EFSA experts publish review on non-plastic food contact materials

By Rory Harrington

- Last updated on GMT

Related tags Food contact materials European food safety authority Evaluation

A large number of substances used in non-plastic food contact materials have never been evaluated, said a European Food Safety Authority (EFSA) working group tasked with developing a regulatory framework on the issue.

The body’s Scientific Cooperation (ESCO) Working Group has also proposed that a Pan-European network of experts be set up to help tackle crisis situations that surface in relation to such issues as printing inks, coatings, paper and board, and adhesives.

What happens to substances that are used in the production of non-plastic FCMs is another major issue, it said.

These are some of the findings contained in a report this week from a Europe-wide panel of experts brought together by the Parma-based food safety watchdog.

EFSA convened the panel of experts last year after concerns were raised that a number of recent crises had originated from non-plastic parts of food contact materials (FCMs). Toxic substances leaching into foods from packaging inks and recycled cardboard have been two of the major issues grabbing industry and consumer attention.

Review published

The ESCO team set out its activities since February 2010 in laying vital groundwork to form the basis of the EFSA opinion on the matter due to be published in the autumn.

The group has collected existing evaluations of non-plastic FCMs from member states and prepared inventory lists of the substance according to the way they were evaluated, in terms of guidelines and risk assessment.

The inventory list contains some 3,000 substances used to make non-plastic FCMs – almost 10 times more than the SCF Guidelines compiled twenty years ago.

The new list is divided into two group depending on whether their evaluation was carried out before (list A) or after (list B) the SCF guidelines in 1991.

ESCO has tabled strategies for prioritising the substance evaluations and for providing preliminary advice in case of a crisis or emergency.

The review also details suggested separate testing protocols where toxicological data does and does not exist.

“It should be emphasized that the above approaches are not designed to replace full risk assessment,”​ said a statement from the group. “These principles may be of value to industry to define which studies should be undertaken in priority.”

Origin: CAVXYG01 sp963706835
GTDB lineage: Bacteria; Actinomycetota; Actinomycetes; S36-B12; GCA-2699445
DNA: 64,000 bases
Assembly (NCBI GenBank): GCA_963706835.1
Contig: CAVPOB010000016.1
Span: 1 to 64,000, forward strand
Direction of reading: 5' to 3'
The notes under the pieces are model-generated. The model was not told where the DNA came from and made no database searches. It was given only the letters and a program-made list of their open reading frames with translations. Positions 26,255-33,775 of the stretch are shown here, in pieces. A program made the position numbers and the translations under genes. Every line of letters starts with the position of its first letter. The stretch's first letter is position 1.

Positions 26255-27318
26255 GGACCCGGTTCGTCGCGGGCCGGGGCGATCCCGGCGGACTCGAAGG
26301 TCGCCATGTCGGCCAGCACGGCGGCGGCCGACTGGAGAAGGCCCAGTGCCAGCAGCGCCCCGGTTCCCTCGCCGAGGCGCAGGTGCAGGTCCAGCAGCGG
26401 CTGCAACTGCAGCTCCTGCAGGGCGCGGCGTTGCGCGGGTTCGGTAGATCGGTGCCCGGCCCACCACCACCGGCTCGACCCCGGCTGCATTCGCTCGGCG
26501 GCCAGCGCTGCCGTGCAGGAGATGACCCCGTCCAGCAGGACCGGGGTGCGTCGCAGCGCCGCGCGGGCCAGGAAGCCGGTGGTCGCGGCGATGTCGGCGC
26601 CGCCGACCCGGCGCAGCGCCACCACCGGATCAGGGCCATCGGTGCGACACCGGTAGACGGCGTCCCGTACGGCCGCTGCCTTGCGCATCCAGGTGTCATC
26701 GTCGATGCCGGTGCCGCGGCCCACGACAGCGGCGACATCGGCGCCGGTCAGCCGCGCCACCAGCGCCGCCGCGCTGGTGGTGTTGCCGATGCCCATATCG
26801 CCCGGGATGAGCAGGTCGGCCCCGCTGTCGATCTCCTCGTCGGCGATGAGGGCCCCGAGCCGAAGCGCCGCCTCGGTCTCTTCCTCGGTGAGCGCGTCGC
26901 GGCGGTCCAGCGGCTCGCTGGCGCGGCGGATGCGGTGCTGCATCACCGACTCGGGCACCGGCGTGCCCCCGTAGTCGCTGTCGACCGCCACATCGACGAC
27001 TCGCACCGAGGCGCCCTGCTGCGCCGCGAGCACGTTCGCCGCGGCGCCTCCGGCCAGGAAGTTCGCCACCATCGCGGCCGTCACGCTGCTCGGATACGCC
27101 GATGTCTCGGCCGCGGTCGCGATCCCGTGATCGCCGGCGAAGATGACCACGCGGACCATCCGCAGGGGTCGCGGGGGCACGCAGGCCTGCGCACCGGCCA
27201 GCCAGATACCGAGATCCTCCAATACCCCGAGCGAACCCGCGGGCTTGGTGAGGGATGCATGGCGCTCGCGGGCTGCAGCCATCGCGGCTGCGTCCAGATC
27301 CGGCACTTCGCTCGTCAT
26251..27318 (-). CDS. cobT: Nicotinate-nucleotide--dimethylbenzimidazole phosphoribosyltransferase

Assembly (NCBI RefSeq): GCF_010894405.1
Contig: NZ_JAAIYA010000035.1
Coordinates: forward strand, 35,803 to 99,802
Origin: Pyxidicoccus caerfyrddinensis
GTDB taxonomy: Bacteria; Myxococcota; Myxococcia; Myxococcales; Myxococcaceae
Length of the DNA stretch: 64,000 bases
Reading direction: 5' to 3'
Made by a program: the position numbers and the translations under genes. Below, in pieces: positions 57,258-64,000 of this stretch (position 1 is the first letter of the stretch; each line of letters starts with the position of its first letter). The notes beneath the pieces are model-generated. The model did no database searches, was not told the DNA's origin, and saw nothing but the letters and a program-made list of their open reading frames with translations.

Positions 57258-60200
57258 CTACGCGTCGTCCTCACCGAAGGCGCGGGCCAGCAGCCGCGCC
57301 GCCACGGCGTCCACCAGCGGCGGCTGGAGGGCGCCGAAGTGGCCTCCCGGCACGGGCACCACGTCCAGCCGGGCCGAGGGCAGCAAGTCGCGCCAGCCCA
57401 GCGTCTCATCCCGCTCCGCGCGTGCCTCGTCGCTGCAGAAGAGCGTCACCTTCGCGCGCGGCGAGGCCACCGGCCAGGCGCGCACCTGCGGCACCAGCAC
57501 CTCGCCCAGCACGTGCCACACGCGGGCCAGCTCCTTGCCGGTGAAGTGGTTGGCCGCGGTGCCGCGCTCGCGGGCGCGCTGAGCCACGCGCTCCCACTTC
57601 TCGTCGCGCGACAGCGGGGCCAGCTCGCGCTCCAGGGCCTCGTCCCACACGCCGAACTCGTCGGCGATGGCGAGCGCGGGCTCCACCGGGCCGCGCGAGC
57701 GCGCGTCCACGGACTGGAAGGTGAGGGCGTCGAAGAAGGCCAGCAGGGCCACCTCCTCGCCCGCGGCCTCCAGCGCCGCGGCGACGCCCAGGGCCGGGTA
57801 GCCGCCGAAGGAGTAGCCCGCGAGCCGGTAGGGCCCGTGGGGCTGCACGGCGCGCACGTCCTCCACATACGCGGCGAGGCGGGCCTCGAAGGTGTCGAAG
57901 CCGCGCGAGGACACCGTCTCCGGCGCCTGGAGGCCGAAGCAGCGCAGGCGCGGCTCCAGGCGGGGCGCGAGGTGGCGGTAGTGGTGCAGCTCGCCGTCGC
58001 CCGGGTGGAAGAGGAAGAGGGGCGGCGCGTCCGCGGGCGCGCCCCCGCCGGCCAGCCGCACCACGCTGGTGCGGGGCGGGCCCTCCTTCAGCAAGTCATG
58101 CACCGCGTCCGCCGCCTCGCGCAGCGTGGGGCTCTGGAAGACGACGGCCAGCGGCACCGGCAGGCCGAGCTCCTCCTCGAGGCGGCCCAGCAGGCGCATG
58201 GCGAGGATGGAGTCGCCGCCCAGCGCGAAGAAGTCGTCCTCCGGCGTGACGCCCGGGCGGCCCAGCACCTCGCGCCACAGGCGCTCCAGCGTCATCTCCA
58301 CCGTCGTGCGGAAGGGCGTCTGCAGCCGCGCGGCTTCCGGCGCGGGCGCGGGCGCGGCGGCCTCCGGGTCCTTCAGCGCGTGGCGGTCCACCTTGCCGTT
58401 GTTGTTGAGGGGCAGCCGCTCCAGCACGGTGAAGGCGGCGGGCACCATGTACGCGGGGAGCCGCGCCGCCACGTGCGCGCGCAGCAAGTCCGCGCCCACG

Dietary exposure

The report explored the evaluation of substances in relation to dietary exposure.

This can be carried out based on uses and concentrations of the substances in the non-plastic FCM in relation to migration modelling, said the report.

Migration models are typically based on the molecular weight of the substance. “More or less realistic assumptions and scenarios”​ can be designed, depending on the material and the applications, it added.

Substances for which the dietary exposure is likely to exceed the corresponding exposure threshold value should be considered as a priority for risk assessment, it stressed.


In assessing the possible holes in the current system, the panel raised the large number of substances used in non-plastic FCM have not been evaluated by a Member State.

It also pointed out there were some substances that have been assessed but are not in use.

“If industry is going for a prioritization, the list B should be updated and it may be useful to consider substances never evaluated by MS,”​ suggested the experts.

ESCO said that not all types of substances have been evaluated. Citing processing aids as an example, it said this may be done in future.

Substances that are added unintentionally “represent a major problem”, ​said the paper, labelling scientific knowledge in this area as “poor”.

“More scientific research work in this area is needed to identify the fate of the substances used to manufacture non plastic FCM,” ​said ESCO.

To read a full copy of the report click HERE

Related topics Regulation, policy & food safety

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